The hematocrit decreased significantly by the day 13 (p < 0.01), increased again by the days 42, 45 (p < 0.05) and 59 (p < 0.01), finishing the experiment with normal levels.
Intestinal transit: Mean percentage intestinal transit was 53.917 ± 1.49 (1 000 mg/kg), 51.167 ± 3.23 (2 000 mg/kg) and 53.20 ± 2.28 (control), without statistical differences.
The results in the toxicity evaluation support the findings of other authors which did not find any sign of toxicity with orally-administered aqueous extracts of leaves at doses of 10 g/kg (Del Carmen et al. 1988) and 5 g/kg (Cáceres et al. 1993). A genetic toxicity of leaf aqueous extract on the germ cells of male mice was also excluded (Morón 1995).
However, in sheep consuming daily this plant, a caquexic muscular distrophy developed, caracterized by weakness and ataxy in the hind limbs, dehydration and weight loss, bradycardia and increased levels of transaminases and urea. The necropsy showed muscle atrophy with fragmentation and hyalinization of muscle fibers as well as renal lesions (Nuñez et al 1983).
Other authors have established a DL50 for orally administered leaves in rats at 360 mg/kg and in mice by intraperitoneal administration at 1.7 g/kg (Estevez et al. 1976). Possible mutagenic and carcinogenic effects after very long periods of feeding have been mentioned (Hoyos 1992).
Further studies (Lores and Cires 1990, Morales 1990) have reported a 60% decrease in blood glucose levels after oral administration of leaf and branch extracts of P. alliaceae. These results are not supported by our experiment which showed a transitory, statistically significant increase of blood glucose with the 1 000 mg/kg treatment, and no significant effect with the higher dose of 2 000 mg/kg.
On the other hand, a positive effect on the contraction of the smooth muscle of aorta, uterus, ileum, trachea and gastric fundus has been described (Morón 1996), so that an abortive effect has been attributed to this plant making it contraindicated in pregnancy. A pre clinic study of the effects of aqueous and ethanolic leaf extracts on carcinoma in male albino mice was realized in the National Institute for Oncology and Radiology in Cuba. No anti carcinogenic activity could be found on transplant induced sarcoma 180, 37, carcinoma of Ehrlich and adenocarcinoma of the mammary gland (Estevez 1976).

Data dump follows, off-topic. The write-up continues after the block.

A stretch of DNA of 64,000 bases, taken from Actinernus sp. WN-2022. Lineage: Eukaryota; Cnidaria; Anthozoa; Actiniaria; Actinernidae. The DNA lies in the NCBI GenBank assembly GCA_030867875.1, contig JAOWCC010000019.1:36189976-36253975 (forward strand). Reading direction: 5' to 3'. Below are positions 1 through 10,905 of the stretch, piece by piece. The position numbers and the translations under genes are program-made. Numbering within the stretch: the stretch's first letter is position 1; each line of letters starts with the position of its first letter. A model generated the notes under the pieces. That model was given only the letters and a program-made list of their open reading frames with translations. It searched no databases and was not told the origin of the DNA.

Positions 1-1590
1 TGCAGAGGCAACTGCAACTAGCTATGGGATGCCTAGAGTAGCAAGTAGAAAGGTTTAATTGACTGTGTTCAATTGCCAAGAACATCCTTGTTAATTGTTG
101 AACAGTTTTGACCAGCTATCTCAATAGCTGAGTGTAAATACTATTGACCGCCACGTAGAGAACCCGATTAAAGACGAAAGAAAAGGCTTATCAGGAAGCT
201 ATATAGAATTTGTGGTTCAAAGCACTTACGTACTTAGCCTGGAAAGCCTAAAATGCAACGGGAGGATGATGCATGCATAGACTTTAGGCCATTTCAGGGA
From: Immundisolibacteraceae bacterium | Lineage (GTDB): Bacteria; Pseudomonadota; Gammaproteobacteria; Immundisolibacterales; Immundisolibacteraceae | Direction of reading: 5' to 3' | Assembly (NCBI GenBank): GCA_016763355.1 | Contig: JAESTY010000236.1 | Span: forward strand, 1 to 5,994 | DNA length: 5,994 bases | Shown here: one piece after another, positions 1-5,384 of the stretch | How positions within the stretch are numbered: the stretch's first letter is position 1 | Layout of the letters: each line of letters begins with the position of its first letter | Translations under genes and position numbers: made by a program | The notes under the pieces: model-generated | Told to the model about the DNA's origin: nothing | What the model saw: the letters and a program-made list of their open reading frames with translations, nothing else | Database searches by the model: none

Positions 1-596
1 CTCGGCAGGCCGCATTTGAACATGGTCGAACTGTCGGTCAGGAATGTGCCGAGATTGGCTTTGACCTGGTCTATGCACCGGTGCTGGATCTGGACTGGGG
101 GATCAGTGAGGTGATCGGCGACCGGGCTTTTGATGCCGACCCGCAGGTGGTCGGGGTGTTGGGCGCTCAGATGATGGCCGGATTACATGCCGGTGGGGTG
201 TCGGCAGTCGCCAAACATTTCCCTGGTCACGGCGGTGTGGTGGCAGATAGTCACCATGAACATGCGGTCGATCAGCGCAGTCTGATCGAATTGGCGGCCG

This investigation was supported by the Vicerrectoría de Investigación of the Universidad de Costa Rica and by the CIID of Canada, through the TRAMIL Program of Central America.
Se evaluaron los efectos del estracto acuoso de las hojas de Petiveria alliacea, en la toxicidad aguda y toxicidad subcrónica, hematocritos, niveles de glucosa en la sangre y motilidad intestinal del ratón macho albino NGP, con un peso promedio de 20 a 25g. En todos los casos los tratamientos fueron dosis de 1 000 y 2 000 mg/kg de peso del animal y un tratamiento control con 0.5 ml de agua destilada, usando 10 animales por tratamiento y administrado oralmente cinco días por semana. Los períodos experimentales fueron de 18 y 70 días para toxicidad aguda y toxicidad subcrónica, respectivamente. No se observaron signos de mortalidad ni de toxidad en ambas pruebas. Con la dosis de 1 000 mg/kg hubo un leve pero significativo incremento en los niveles de glucosa durante las primeras tres semanas, pero no con la dosis más alta de 2 000 mg/kg. Después de administrar las dosis luego de un período de hambre de seis horas, no se encontraron diferencias significativas en la motilidad intestinal.
Palabras clave: Petiveria alliacea, Phytolaccaceae, toxicidad sub-crónica, toxicidad aguda, motilidad intestinal diabética, hierba medicinal, medicina tradicional.